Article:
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Webster 1913 Edition


Luscious

Lus′cious

,
Adj.
[Prob. for
lustious
, fr.
lusty
, or perh. a corruption of
luxurious
. Cf.
Lush
,
Lusty
.]
1.
Sweet; delicious; very grateful to the taste; toothsome; excessively sweet or rich.
And raisins keep their
luscious
, native taste.
Dryden.
2.
Cloying; fulsome.
He had a tedious,
luscious
way of talking.
Jeffrey.
Lus′cious-ly
,
adv.
Lus′cious-ness
,
Noun.

Webster 1828 Edition


Luscious

LUS'CIOUS

,
Adj.
[I know not the origin and affinities of this word.]
1.
Sweet or rich so as to cloy or nauseate; sweet to excess; as luscious food.
2.
Very sweet; delicious; grateful to the taste.
And raisins keep their luscious native taste.
3.
Pleasing; delightful.
He will bait him in with the luscious proposal of some gainful purchase.
4.
Fullsome; as luscious flattery.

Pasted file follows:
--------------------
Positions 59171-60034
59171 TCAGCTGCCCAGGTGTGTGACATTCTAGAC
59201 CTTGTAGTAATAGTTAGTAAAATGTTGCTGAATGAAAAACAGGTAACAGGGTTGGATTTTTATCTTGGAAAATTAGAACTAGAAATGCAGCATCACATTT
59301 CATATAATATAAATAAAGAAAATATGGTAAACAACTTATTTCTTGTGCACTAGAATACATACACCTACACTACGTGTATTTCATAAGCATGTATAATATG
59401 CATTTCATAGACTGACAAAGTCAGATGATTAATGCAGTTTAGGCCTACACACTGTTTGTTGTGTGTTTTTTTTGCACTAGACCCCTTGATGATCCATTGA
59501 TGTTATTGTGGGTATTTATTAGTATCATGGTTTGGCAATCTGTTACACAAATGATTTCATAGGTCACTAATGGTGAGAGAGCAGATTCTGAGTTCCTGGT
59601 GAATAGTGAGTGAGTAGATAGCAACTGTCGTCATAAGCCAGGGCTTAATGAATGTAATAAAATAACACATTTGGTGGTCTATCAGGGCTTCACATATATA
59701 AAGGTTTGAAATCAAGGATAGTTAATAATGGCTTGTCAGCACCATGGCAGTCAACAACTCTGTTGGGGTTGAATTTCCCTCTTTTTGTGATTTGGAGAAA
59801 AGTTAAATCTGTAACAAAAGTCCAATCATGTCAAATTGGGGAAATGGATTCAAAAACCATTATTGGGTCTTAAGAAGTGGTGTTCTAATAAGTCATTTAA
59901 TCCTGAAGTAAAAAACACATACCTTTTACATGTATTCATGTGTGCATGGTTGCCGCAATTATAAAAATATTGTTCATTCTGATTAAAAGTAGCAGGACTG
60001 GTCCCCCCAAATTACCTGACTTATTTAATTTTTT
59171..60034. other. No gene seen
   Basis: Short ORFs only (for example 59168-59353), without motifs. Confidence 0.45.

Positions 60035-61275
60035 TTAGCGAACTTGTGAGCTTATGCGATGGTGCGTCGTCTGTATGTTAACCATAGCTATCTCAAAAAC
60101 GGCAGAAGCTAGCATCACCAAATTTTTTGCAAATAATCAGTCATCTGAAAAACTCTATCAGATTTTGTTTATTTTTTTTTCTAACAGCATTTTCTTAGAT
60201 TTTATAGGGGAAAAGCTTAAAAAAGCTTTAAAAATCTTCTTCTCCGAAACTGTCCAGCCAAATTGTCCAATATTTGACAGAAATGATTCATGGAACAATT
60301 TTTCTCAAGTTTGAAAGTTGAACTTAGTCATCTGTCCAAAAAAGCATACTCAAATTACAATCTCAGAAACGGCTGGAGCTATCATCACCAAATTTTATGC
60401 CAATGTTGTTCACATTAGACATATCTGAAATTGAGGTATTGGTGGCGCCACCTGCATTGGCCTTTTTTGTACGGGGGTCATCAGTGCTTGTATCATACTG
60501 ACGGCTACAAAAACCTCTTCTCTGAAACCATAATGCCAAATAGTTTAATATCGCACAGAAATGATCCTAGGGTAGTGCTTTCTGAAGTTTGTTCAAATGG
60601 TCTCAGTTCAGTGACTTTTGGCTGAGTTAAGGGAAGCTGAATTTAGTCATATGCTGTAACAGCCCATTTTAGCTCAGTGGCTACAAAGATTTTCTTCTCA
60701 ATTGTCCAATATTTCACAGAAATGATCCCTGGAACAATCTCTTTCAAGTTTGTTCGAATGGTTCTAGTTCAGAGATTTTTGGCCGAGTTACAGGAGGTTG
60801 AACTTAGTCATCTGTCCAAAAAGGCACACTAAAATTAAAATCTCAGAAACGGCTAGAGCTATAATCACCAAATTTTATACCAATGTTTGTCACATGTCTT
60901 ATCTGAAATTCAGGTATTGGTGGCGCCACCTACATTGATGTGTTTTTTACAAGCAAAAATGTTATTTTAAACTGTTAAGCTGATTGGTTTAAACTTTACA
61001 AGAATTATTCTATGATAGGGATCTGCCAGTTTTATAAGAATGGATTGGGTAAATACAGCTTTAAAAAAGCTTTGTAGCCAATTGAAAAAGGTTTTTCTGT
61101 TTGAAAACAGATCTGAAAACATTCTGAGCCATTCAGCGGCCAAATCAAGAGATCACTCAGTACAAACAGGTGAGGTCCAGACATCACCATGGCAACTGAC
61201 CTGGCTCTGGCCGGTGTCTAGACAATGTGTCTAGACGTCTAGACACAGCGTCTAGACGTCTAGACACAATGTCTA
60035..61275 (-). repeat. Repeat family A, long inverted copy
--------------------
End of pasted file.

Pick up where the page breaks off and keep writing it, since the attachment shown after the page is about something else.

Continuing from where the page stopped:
5.
Smutty; obscene. [Unusual.]

Definition 2021


luscious

luscious

English

Alternative forms

  • lushious (obsolete)

Adjective

luscious (comparative more luscious, superlative most luscious)

  1. sweet and pleasant; delicious
    • 1863, H.S. Thompson, Down by the River Liv'd a Maiden
      Her lips were like two luscious beefsteaks
    • 1900, L. Frank Baum, The Wizard of Oz
      There were lovely patches of greensward all about, with stately trees bearing rich and luscious fruits.
  2. sexually appealing; seductive
    • 1749, John Cleland, Memoirs of Fanny Hill: A New and Genuine Edition from the Original Text
      With one hand he gently disclosed the lips of that luscious mouth of nature
  3. obscene
    • 1749, John Cleland, Memoirs of Fanny Hill: A New and Genuine Edition from the Original Text
      Hitherto I had been indebted only to the girls of the house for the corruption of my innocence: their luscious talk, in which modesty was far from respected

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